When Gail Miller and her late-husband Larry were spinning in the busy blender of parenthood and managing their businesses, they could have easily afforded a weekly trip to a dry cleaner.
Or to buy one.
Instead, Utah Jazz owner, billionaire, and philanthropist Gail Miller woke up each day and ironed a fresh shirt for Larry. She shared the memory and lesson during one of our many interviews for her book, Courage to Be You.
“It was an important part of my routine. I’d get up every morning and iron his shirt. It seemed I could never get ahead of the laundry, so I just developed the habit of doing one for him every day.”
When Gail was done with the quick chore, she would lay out the shirt and use the time while he was getting ready to chat and catch up.
“Then I’d walk him to the door and kiss him good,” Gail added with a graceful laugh. “I wanted him to know I was going to be right there when he came home. And that our home was a good place to be.”
Gail said that Larry, who died in 2009, appreciated the gesture and her desire to be attentive to such a simple need. “It was my way of making sure Larry had that touch point with me each morning.”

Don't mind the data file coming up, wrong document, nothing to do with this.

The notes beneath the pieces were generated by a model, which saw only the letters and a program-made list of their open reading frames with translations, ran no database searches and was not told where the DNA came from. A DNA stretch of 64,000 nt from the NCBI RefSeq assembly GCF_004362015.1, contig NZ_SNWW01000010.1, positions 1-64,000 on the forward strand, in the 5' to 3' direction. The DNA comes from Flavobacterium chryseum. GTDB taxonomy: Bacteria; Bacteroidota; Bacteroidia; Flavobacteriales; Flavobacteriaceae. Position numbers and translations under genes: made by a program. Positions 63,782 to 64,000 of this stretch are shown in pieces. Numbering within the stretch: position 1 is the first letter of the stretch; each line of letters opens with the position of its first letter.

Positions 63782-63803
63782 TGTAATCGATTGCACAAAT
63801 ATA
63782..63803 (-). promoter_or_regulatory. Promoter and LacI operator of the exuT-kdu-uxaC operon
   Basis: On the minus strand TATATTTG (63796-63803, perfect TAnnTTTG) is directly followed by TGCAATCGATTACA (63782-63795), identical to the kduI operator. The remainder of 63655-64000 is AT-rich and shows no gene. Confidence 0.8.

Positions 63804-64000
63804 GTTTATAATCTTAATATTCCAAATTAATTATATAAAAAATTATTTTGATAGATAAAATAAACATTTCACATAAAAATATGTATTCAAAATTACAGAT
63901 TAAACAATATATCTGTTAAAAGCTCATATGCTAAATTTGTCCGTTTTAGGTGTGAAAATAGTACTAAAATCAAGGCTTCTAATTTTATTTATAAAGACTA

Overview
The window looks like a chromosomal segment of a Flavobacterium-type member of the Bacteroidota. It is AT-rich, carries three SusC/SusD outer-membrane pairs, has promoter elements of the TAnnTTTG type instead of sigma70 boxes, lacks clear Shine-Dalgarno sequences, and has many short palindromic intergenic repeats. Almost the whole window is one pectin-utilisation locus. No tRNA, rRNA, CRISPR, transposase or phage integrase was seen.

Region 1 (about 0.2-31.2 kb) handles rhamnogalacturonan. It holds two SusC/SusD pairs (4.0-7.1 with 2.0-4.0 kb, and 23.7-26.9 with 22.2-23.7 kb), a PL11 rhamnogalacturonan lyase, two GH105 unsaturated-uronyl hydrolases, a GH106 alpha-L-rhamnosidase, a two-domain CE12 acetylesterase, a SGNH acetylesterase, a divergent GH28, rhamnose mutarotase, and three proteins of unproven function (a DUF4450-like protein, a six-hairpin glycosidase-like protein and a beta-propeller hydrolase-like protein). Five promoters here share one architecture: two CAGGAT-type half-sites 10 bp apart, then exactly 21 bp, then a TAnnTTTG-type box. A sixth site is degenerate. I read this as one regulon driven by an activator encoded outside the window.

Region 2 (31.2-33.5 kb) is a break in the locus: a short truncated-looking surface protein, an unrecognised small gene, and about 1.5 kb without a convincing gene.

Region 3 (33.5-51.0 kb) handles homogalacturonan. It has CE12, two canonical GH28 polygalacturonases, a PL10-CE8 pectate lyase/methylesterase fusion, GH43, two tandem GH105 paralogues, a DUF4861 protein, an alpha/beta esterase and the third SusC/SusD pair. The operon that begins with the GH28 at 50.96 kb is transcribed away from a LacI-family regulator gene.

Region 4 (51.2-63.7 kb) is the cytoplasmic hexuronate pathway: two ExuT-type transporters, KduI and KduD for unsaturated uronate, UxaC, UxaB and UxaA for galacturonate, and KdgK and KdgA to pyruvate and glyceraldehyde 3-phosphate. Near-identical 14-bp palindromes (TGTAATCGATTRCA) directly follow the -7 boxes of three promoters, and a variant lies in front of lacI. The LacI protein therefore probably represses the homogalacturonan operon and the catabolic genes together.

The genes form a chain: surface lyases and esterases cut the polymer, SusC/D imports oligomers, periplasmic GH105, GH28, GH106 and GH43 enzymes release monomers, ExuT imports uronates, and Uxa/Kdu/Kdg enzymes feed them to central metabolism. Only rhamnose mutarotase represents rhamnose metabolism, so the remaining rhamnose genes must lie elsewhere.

I asked Gail if she recognized how unusual it might be for a couple of their massive wealth and hectic schedules to not take the easier path of simply sending the laundry out. “You know, you could have had his shirts professionally laundered and still met him at the front door for the kiss.”
Her response was kind, but resolute. She explained that both saving and service were cornerstones of their marriage and how they raised their five hardworking children.
Even when they purchased the NBA’s Utah Jazz, or successfully launched their chain of Megaplex movie theatres, or went from one dealership to more than sixty, the Millers did not spend money foolishly. Whether it was ironing a shirt, fixing a broken window, or giving Larry his haircuts at home rather than sending him to a barber or salon, they relished their roles as problem solvers.
Gail constantly told her children, “Yes, we have money.” But when they’d ask for something excessive or unnecessary, she would answer with a familiar line, “But we don’t have money for that.”
Still, it wasn’t just about the family budget. “I did this to create a sense of community within the family,” Gail said. ”The kids watched me and learned that we all have to share the load at home.”
Gail believes the simple act of service also strengthened her marriage. “It was one way to show I cared for him. He looked forward to it.”
Nearly a decade after Larry’s death, the life lesson lives on. Gail has since married renowned attorney Kim Wilson and she continues to look for small ways to save, to serve, and to find touch points every day with the people she loves.
“Family isn’t just important, it’s everything. And your marriage is your greatest investment.”
Well, that and a really nice iron.
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